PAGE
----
Finding Time to Write

One of my greatest struggles – one of everyone’s greatest struggles – is the careful balancing act of making time for all of the things, all of the activities, all of the people you love the most. Not wanting to short-change any part of it. Not wanting to say no to people when they ask to see you, or ask a favor of you that will take up time.

But, as I discovered when I was in the gory depths of my second draft of ATWSOS, it is absolutely essential. I had to say no, and I had to say it often.

One of the wise mentors at the retreat last March made the brilliant analogy of treating writing like a part-time job. Scheduling time to write and sticking to it. Not viewing it as flexible, or moveable, or negotiable. If it’s scheduled, it’s required. It’s my job. I have to do it. And that simple little mind trick had a monumental impact on how quickly I completed my second draft.

Whereas I meandered my way through Draft 1, completing it in almost exactly a year, I powered through my second draft in just over three months. I blocked off evenings and portions of weekends to dedicate to writing. I set word goals for each writing session, and I stuck to them. I am the type of writer who can’t bring myself to write an ugly draft, who can’t move on until I’m happy with every word I’ve chosen, so I need time to sit and really focus. If I’m going to write, I need at least an hour, preferably two or three.

In order to stick with my schedule, though, I knew that I’d have to be reasonable. For instance, I knew that at least one evening a week, I go over to my sister’s house to spend time with her and my four nephews. I knew that I had to have a night to catch up on shows on my DVR (okay, “had to” might be a stretch, but it felt necessary). I left gaps for those things. Sometimes I had to slide a writing block over, like if my sister was available Tuesday night instead of the usual Monday night, or if I had a friend who wanted to come watch a show with me, but the writing block never got cancelled. It got moved a day earlier or a day later.

And yes, there were days when I’d come home from nine hours of work, of staring at numbers on a computer because that is my day job, and the last thing I’d want to do is spend my evening in front of a computer, as well. That is where I didn’t make it optional, though. I made it that part-time job. I made myself at least open the laptop. At least open the document. Back up a bit, read what I had written last time. And then, the story would sweep me back up, and I’d inevitably want to continue. To add a little to the story. And a little would almost always turn into a couple thousand words.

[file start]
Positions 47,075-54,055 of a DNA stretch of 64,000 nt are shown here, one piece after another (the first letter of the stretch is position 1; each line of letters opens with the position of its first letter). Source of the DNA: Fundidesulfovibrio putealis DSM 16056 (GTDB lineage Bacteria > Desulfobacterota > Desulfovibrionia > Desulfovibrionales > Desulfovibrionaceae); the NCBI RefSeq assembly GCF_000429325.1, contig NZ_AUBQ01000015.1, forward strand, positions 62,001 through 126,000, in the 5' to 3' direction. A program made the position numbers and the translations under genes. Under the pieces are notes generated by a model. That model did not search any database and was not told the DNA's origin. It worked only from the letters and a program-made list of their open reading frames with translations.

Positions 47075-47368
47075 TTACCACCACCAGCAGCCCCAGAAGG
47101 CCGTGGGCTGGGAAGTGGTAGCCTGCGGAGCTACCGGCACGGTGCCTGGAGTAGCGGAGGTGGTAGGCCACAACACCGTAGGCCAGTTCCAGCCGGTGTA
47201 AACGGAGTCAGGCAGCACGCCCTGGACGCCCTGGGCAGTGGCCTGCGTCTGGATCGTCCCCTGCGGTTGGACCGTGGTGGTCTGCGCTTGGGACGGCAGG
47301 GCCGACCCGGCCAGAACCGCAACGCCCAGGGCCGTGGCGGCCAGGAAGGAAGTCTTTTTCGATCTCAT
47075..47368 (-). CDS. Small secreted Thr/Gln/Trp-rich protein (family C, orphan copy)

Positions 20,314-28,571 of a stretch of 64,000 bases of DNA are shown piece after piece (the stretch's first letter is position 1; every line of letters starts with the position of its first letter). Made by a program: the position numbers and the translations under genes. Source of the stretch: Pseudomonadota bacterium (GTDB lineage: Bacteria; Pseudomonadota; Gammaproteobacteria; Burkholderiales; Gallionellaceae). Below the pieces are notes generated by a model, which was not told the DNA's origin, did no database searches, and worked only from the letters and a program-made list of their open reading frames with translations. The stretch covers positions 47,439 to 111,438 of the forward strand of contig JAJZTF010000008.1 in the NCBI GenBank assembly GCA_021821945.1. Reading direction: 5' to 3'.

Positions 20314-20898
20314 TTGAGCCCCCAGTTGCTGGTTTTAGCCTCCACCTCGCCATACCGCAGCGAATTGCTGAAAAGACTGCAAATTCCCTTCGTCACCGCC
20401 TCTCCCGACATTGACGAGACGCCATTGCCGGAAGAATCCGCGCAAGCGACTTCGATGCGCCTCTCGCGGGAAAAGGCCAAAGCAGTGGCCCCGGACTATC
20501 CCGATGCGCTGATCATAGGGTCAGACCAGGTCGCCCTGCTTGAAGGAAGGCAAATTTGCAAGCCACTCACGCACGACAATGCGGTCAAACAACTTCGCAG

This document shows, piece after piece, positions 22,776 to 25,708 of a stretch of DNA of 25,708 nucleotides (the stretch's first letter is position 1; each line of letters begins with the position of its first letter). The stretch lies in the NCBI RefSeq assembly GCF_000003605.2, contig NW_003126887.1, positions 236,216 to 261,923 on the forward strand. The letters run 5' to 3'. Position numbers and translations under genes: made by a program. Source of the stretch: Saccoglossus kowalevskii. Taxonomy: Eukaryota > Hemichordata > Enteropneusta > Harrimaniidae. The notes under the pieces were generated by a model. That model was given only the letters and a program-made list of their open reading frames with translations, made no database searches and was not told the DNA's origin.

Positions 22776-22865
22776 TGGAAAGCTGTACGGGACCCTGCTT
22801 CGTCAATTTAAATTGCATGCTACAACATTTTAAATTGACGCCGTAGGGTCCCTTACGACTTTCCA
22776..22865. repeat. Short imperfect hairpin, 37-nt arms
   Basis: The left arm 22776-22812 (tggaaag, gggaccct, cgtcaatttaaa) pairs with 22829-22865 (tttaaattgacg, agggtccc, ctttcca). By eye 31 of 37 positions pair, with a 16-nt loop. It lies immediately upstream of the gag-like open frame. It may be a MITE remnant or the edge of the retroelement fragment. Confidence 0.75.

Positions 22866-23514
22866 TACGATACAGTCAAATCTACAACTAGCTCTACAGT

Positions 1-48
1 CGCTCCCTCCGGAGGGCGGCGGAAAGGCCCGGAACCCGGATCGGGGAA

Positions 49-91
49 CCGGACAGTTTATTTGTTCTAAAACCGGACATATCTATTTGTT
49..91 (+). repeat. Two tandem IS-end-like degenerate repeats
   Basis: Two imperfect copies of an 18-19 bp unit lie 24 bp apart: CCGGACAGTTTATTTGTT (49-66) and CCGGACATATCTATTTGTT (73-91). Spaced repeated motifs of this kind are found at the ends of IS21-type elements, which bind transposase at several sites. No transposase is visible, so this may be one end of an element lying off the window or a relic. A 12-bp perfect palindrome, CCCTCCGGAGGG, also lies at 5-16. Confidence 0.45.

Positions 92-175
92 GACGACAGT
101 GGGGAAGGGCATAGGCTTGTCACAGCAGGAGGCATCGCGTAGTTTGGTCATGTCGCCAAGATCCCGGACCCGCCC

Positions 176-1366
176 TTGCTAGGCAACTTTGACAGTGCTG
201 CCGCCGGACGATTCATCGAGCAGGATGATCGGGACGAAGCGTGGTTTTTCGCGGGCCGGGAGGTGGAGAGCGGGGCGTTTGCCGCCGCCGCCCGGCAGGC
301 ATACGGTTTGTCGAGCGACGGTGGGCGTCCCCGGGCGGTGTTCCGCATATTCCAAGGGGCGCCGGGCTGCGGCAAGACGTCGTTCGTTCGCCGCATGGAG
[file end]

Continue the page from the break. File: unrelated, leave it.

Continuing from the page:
Last night, as I left my sister’s house after dinner, I said to her, “I don’t feel like writing tonight.” But my short story was late, and so when I got home, I made myself open the laptop. And when I typed that opening sentence, it was like a balm to my soul. It was a moment of shaking my head at myself for thinking that writing was a chore instead of what it actually is: a pleasure. A delight. A necessity. The next 2500 words made it onto the screen in less than two hours, and I am so proud of that story. (It’s this one, if you’re interested.)

So to summarize, I guess I don’t find time so much as I make time. Because writing fills my soul in a way I sometimes forget unless I’m actually doing it, and my dream of becoming a published author will never be realized if I don’t write, and write, and write some more. If I don’t put in the hours, and put in the practice, and open my laptop, and type one letter after another. After another, after another.

After another.

After another.

“Some people want it to happen, some wish it would happen, others make it happen.” – Michael Jordan

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